Citation: (2004) Small RNA Pathways in Plants. PLoS Biol 2(5): e107. doi:10.1371/journal.pbio.0020107
Published: February 24, 2004
Copyright: © 2004 Public Library of Science. This is an open-access article distributed under the terms of the Creative Commons Attribution License, which permits unrestricted use, distribution, and reproduction in any medium, provided the original work is properly cited.
Since small RNA molecules were discovered just over ten years ago, it's become clear that these once overlooked bits of genetic material play a decidedly large role in controlling gene expression. Though typically just 21 to 24 nucleotides long, small RNAs regulate a diverse array of cellular processes, from developmental patterning and genome rearrangement to antiviral defense. They typically accomplish these tasks by targeting specific nucleotide sequences to shut down gene expression.
A. thaliana at the rosette stagedoi:10.1371/journal.pbio.0020107.g001
Found in both plants and animals, small RNAs come mainly in two classes—microRNA (miRNA) and short interfering RNA (siRNA). miRNAs arise from nonprotein-coding transcripts that adopt extended “fold-back” structures, which are then cleaved by enzymes called Dicer or Dicer-like (DCL). siRNAs, on the other hand, arise from perfectly base-paired double-stranded RNA, which are also cleaved by Dicer. Some siRNAs require enzymes called RNA-dependent RNA polymerases (RdRp). miRNAs and many types of siRNAs function post-transcriptionally—that is, they affect genes that have been expressed, or transcribed, into RNA—to guide cleavage or prevent translation into protein. In plants and some animals, this post-transcriptional RNA interference (RNAi) acts as an adaptive antiviral response, among other things. siRNAs can also “silence” gene expression by altering chromatin—the DNA-protein complex into which chromosomes assemble—and preventing transcription. It is thought that chromatin silencing acts as a genome defense mechanism, guarding against potential damage from mobile genetic elements or invasive DNA (say, from a virus) by keeping genes in the tightly coiled, and thus inaccessible, “heterochromatic” state.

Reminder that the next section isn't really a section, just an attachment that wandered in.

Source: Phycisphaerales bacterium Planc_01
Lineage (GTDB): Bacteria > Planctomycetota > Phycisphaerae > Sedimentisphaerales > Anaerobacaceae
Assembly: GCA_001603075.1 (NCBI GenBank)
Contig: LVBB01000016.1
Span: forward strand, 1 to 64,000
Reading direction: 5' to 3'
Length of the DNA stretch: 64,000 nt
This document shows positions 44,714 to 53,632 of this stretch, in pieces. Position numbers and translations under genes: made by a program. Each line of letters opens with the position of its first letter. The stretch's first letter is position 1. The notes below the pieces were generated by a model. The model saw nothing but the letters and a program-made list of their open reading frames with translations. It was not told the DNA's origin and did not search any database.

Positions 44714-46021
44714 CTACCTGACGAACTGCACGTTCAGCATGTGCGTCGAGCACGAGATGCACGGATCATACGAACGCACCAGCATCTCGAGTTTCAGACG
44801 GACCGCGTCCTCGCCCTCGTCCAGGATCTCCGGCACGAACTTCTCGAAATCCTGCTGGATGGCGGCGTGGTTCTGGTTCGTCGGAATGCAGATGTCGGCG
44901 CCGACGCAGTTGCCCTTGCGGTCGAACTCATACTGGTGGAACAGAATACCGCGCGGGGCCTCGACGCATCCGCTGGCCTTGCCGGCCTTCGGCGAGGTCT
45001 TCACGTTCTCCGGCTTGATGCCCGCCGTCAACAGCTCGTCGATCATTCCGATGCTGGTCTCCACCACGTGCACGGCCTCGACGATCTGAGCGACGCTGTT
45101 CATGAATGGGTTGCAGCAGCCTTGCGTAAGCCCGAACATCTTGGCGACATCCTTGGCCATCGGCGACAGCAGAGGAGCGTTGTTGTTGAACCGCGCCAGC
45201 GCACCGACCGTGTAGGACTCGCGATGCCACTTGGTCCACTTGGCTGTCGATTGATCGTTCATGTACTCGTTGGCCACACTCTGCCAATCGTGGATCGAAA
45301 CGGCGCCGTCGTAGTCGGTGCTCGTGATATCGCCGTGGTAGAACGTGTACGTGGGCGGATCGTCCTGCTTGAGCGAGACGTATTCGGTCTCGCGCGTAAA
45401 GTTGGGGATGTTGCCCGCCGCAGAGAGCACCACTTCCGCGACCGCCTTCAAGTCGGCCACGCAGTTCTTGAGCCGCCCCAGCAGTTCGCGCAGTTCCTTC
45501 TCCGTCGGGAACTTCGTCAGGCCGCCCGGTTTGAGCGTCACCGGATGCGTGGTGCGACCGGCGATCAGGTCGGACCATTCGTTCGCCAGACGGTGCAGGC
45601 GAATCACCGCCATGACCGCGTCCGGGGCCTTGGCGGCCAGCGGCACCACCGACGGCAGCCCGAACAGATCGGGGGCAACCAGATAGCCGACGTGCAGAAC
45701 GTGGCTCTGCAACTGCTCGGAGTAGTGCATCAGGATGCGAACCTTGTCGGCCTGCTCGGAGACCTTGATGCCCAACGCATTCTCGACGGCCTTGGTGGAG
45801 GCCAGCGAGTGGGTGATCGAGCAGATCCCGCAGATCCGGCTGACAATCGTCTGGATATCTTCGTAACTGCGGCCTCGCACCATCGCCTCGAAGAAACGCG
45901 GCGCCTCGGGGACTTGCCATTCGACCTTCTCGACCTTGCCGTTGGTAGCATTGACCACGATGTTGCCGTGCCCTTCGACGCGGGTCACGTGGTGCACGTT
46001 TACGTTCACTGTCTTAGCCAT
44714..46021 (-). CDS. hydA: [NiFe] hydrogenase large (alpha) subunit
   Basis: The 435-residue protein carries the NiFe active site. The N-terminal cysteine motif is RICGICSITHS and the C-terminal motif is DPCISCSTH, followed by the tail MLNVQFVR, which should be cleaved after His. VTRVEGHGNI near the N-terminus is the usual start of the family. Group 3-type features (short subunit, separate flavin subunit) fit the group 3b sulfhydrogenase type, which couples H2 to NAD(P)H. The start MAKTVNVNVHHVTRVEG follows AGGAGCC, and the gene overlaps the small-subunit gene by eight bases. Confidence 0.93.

While much remains to be learned about the mechanisms and pathways that govern small RNAs, it's becoming clear that they add an important layer of regulation and flexibility to gene expression. Now a team led by James Carrington at Oregon State University and Steve Jacobsen at the University of California at Los Angeles demonstrates that plants have evolved multiple systems to produce distinct classes of small RNAs with specialized regulatory and defensive functions. The first generates miRNAs; the second produces siRNAs that regulate chromatin structure; and the third generates siRNAs in response to viral infections. Each system requires a unique spectrum of functions of three different DCL proteins; the siRNA systems each function in coordination with one of several RdRp proteins. The researchers propose that the expansion and subsequent diversification of these proteins, which occurred in plants but not in many animals, has contributed to the diversification of specialized small RNA-directed pathways.
Working in Arabidopsis thaliana, a favorite model organism for plant biologists, Zhixin Xie et al. analyzed a series of mutants with nonfunctional dcl and rdr genes, as well as a few other mutants of interest, to determine how the small RNAs responded to loss of these proteins. Two mutations (one in a dcl gene and one in another gene) affected the miRNAs, either impairing their function or reducing their populations. None of the RdRp proteins had any effect on miRNAs. The researchers performed the same type of genetic analyses on siRNAs and found that a different DCL mutant caused a reduction in one class of siRNAs and that an RdRp mutant nearly eliminated these populations of siRNAs.
The diversity of siRNAs produced by the Arabidopsis genome reveals an important role in genome maintenance, expression, and defense, the authors conclude. Given that large numbers of siRNAs arise from highly repeated sequences—such as those introduced by viruses or mobile genetic elements—it may be that the cell senses such “invasive” sequence duplication events and enlists siRNAs to run interference by silencing these potentially damaging sequences. In this way, chromatin-associated siRNAs may offer an additional line of defense against invasive sequences, on top of that offered by post-transcriptional RNAi—a dual adaptive advantage since a fast-spreading virus or over-proliferating transposon (also known as a jumping gene) could wreak havoc on a plant population.
Whatever other roles small RNAs may play in genome regulation—they have also been implicated in regulating growth and development—their primary responsibility appears to be blocking gene expression. Whether they accomplish that by controlling chromosome activity to prevent gene transcription or by inhibiting or degrading RNA transcripts to block translation into protein, small RNAs appear to make wide-ranging contributions to the overall gene expression program of the cell.